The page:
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Fire and Rain: The Legacy of Hurricane Lane in Hawaiʻi

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  • 1 Department of Atmospheric Sciences, University of Hawaiʻi at Mānoa, Honolulu, Hawaiʻi
  • | 2 East West Center, Honolulu, Hawaiʻi
  • | 3 Department of Natural Resources and Environmental Management, University of Hawaiʻi at Mānoa, Honolulu, Hawaiʻi
  • | 4 Department of Geography and Environment, University of Hawaiʻi at Mānoa, Honolulu, Hawaiʻi
  • | 5 Water Resources Research Center and Department of Geography and Environment, University of Hawaiʻi at Mānoa, Honolulu, Hawaiʻi
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Abstract

Hurricane Lane (2018) was an impactful event for the Hawaiian Islands and provided a textbook example of the compounding hazards that can be produced from a single storm. Over a 4-day period, the island of Hawaiʻi received an island-wide average of 424 mm (17 in.) of rainfall, with a 4-day single-station maximum of 1,444 mm (57 in.), making Hurricane Lane the wettest tropical cyclone ever recorded in Hawaiʻi (based on all available quantitative records). Simultaneously, fires on the islands of nearby Maui and Oʻahu burned 1,043 ha (2,577 ac) and 162 ha (400 ac), respectively. Land-use characteristics and antecedent moisture conditions exacerbated fire hazard, and both fire and rain severity were influenced by the storm environment and local topographical features. Broadscale subsidence around the storm periphery and downslope winds resulted in dry and windy conditions conducive to fire, while in a different region of the same storm, preexisting convection, incredibly moist atmospheric conditions, and upslope flow brought intense, long-duration rainfall. The simultaneous occurrence of rain-driven flooding and landslides, high-intensity winds, and multiple fires complicated emergency response. The compounding nature of the hazards produced during the Hurricane Lane event highlights the need to improve anticipation of complex feedback mechanisms among climate- and weather-related phenomena.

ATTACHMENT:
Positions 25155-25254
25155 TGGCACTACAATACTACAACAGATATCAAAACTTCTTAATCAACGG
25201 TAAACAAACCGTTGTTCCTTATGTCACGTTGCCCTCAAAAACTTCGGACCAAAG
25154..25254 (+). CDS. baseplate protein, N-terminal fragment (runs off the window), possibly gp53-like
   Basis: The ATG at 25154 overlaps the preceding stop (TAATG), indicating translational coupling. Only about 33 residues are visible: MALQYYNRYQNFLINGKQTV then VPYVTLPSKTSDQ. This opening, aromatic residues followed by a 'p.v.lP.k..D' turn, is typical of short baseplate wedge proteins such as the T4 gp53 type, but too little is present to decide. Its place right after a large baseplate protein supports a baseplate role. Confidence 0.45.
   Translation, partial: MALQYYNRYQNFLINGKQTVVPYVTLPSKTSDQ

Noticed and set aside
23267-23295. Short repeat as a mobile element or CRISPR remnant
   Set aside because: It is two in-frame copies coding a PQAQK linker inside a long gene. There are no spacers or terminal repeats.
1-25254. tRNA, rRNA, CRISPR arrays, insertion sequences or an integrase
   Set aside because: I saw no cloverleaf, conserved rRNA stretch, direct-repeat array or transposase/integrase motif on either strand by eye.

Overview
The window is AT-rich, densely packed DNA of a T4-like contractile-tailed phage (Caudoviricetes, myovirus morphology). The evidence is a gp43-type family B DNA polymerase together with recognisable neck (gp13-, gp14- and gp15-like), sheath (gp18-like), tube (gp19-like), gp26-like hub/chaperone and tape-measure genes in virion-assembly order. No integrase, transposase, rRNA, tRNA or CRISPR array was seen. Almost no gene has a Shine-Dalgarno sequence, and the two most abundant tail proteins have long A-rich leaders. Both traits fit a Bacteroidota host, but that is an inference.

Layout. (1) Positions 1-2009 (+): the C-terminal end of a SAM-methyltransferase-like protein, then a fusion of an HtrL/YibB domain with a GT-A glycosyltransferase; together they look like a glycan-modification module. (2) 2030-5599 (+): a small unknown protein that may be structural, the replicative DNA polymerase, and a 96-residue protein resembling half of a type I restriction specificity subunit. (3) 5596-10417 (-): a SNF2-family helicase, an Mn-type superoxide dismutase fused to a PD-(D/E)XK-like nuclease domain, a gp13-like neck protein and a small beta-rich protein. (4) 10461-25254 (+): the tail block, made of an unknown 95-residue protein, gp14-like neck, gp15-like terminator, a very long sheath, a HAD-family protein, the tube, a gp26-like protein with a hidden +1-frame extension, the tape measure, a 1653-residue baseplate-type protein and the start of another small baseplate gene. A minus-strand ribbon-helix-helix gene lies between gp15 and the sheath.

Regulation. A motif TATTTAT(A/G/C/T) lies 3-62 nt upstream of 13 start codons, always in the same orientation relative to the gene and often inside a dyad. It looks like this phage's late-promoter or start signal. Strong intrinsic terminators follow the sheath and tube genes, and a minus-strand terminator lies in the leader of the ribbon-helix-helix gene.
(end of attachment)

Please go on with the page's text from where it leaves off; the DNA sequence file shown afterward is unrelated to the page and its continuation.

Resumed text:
© 2020 American Meteorological Society. For information regarding reuse of this content and general copyright information, consult the AMS Copyright Policy.

Corresponding author: Alison D. Nugent, anugent@hawaii.edu

Abstract

Hurricane Lane (2018) was an impactful event for the Hawaiian Islands and provided a textbook example of the compounding hazards that can be produced from a single storm. Over a 4-day period, the island of Hawaiʻi received an island-wide average of 424 mm (17 in.) of rainfall, with a 4-day single-station maximum of 1,444 mm (57 in.), making Hurricane Lane the wettest tropical cyclone ever recorded in Hawaiʻi (based on all available quantitative records). Simultaneously, fires on the islands of nearby Maui and Oʻahu burned 1,043 ha (2,577 ac) and 162 ha (400 ac), respectively. Land-use characteristics and antecedent moisture conditions exacerbated fire hazard, and both fire and rain severity were influenced by the storm environment and local topographical features. Broadscale subsidence around the storm periphery and downslope winds resulted in dry and windy conditions conducive to fire, while in a different region of the same storm, preexisting convection, incredibly moist atmospheric conditions, and upslope flow brought intense, long-duration rainfall. The simultaneous occurrence of rain-driven flooding and landslides, high-intensity winds, and multiple fires complicated emergency response. The compounding nature of the hazards produced during the Hurricane Lane event highlights the need to improve anticipation of complex feedback mechanisms among climate- and weather-related phenomena.

© 2020 American Meteorological Society. For information regarding reuse of this content and general copyright information, consult the AMS Copyright Policy.

Corresponding author: Alison D. Nugent, anugent@hawaii.edu
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